We conclude that visually triggered headache and visual change in patients with migraine is accompanied by spreading suppression of initial neuronal activation and increased occipital cortex oxygenation. We postulate that this spreading suppression may be associated with initial activation of a migraine attack, independent of whether there are associated aura symptoms. We further postulate that there may be an association between vasodilation accompanying the initial stage of suppression and the induction of headache.
THE VISUAL aura of the migraine attack has been explained by the spreading depression (SD) of Leao, a neuroelectric event beginning in the occipital cortex and propagating into contiguous brain regions.1 This hypothesis was initially based on the stimulative followed by suppressive and slowly spreading clinical features of the aura,2,3 and later supported by cerebral blood flow (CBF) measurements of spreading hypoperfusion4,5 The early depolarizing or activation phase of experimental SD, however, is associated with a transient but pronounced CBF increase that precedes spreading hypoperfusion,6,7 presumably in response to the increased substrate demand of neurons attempting to repolarize. This has not been documented in patients except possibly in an early study when migraine attacks were triggered during intracarotid xenon-133 CBF measurements.4 To achieve information at this critical stage, we attempted to visually trigger migraine attacks in susceptible individuals. By using recently developed functional magnetic resonance imaging based on the blood oxygenation level-dependent (fMRI-BOLD) technique,8 we were able to measure, with millimeter resolution, second-to-second activation of occipital cortex to visual stimulation in these patients, and to observe suppression of neuronal activation before and during attacks. Our results also suggest that neuronal suppression is accompanied by hyperoxygenation of the occipital cortex during the early minute of the attack.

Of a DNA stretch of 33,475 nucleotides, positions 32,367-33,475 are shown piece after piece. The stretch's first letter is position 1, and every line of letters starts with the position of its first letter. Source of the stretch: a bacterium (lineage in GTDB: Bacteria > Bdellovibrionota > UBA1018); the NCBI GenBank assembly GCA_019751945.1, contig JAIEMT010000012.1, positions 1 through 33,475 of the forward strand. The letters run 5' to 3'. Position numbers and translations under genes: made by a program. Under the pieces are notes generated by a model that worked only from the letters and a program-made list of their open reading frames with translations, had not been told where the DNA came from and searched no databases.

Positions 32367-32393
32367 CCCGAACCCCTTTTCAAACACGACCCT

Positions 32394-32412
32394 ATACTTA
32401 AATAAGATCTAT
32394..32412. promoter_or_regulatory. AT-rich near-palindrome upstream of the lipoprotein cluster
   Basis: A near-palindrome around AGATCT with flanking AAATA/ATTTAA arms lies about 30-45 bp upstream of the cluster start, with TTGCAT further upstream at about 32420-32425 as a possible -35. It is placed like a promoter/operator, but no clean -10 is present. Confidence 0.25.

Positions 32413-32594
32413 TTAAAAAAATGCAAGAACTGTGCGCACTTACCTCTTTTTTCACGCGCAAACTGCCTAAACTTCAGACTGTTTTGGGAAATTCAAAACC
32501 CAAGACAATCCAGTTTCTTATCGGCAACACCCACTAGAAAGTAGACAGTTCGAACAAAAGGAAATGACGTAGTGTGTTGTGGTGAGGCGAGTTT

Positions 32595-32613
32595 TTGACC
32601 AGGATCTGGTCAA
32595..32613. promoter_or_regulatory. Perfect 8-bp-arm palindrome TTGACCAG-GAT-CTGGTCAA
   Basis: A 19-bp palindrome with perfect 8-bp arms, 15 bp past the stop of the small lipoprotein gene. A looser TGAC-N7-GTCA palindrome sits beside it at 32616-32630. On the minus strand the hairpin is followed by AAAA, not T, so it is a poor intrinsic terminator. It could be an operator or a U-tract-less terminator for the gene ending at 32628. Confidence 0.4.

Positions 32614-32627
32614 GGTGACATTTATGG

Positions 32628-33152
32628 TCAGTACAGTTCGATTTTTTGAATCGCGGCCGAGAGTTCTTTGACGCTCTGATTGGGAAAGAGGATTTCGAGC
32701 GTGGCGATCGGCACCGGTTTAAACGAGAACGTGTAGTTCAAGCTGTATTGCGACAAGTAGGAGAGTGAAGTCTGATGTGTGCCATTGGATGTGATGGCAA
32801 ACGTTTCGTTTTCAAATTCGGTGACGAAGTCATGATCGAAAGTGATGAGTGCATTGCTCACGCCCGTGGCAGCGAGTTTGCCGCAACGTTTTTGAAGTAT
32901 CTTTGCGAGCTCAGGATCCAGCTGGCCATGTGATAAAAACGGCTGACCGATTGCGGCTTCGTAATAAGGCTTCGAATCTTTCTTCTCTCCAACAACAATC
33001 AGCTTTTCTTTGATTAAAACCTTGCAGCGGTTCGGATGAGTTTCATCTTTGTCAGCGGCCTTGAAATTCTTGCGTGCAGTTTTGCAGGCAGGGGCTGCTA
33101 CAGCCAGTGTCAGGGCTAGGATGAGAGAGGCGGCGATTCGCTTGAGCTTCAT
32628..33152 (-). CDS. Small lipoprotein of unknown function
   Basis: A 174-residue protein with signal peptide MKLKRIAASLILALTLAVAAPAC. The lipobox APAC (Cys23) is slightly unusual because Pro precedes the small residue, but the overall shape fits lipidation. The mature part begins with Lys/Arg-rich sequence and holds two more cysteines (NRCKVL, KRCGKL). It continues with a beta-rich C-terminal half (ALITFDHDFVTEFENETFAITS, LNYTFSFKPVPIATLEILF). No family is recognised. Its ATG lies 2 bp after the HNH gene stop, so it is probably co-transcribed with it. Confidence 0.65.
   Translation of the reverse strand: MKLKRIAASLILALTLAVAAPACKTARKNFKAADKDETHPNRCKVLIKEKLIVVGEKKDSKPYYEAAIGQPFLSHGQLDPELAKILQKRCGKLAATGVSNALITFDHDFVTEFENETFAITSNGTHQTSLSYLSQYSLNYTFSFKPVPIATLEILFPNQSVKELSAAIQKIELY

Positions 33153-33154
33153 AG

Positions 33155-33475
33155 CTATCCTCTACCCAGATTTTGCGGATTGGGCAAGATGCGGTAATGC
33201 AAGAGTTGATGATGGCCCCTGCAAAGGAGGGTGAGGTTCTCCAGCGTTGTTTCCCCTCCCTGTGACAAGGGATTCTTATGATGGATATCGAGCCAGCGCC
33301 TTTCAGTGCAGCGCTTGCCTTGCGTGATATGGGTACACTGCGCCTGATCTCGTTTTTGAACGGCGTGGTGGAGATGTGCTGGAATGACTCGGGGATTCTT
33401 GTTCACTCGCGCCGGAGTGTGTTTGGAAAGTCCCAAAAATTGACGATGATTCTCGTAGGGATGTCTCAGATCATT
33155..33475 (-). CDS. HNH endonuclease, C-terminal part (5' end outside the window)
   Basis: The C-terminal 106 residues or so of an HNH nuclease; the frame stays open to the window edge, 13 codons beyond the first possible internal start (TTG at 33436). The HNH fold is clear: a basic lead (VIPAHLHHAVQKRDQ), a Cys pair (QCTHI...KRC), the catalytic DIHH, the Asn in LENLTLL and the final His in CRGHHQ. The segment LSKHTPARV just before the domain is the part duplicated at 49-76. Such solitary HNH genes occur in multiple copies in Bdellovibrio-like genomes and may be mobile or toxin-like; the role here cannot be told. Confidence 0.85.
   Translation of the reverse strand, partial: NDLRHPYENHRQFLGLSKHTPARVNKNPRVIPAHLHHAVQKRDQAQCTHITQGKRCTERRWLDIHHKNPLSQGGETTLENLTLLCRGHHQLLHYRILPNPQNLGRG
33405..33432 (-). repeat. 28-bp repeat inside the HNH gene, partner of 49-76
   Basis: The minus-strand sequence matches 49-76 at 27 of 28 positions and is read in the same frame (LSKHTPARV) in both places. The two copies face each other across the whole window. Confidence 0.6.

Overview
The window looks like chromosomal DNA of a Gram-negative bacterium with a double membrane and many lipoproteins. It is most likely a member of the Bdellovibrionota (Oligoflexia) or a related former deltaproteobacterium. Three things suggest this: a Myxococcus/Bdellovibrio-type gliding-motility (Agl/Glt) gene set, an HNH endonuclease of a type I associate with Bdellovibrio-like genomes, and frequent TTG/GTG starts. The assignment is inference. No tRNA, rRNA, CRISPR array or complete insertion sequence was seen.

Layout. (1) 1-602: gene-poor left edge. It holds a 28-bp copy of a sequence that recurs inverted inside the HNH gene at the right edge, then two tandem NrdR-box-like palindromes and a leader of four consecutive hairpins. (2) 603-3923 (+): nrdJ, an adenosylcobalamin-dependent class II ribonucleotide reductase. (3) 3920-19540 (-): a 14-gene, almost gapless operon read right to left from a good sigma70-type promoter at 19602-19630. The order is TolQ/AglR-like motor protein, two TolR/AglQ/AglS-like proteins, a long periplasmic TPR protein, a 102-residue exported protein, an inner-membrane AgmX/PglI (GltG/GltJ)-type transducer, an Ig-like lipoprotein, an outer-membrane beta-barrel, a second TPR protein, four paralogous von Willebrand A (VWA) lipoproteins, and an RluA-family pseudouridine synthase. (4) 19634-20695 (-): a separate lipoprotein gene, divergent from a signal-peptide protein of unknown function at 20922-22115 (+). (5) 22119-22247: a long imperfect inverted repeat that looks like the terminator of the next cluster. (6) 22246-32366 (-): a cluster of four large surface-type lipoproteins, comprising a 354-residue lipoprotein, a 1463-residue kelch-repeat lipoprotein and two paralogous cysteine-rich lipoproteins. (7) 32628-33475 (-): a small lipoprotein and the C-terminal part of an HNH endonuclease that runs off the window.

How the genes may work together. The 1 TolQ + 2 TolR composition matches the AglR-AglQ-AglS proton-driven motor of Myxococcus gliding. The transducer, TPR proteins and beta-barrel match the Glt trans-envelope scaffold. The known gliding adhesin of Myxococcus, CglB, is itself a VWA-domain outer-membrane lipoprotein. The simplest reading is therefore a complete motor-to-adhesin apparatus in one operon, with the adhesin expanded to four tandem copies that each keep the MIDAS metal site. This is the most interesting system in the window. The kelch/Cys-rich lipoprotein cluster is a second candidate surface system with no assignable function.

Twelve patients with migraine (10 with migraine with aura [MwA] and visual symptoms, 2 with migraine without aura [MwoA]; 11 women, 1 man; mean age, 38.8 years) and 6 healthy subjects participated in the study (5 women, 1 man; mean age, 31 years). The diagnosis was made according to the criteria of the International Headache Society.9 The protocol was approved by the Human Rights Committee, Henry Ford Hospital, Detroit, Mich. Written consent was obtained from all subjects prior to the study. Patients had suffered no more than 4 attacks a month and had not suffered a migraine attack 1 week prior to study. Eight patients had not taken medications for acute migraine attacks within 1 week of the study. Five patients were taking preventive migraine drugs at the time of study, which were propranalol, amitriptyline, verapamil, fluoxetine, and gabapentin.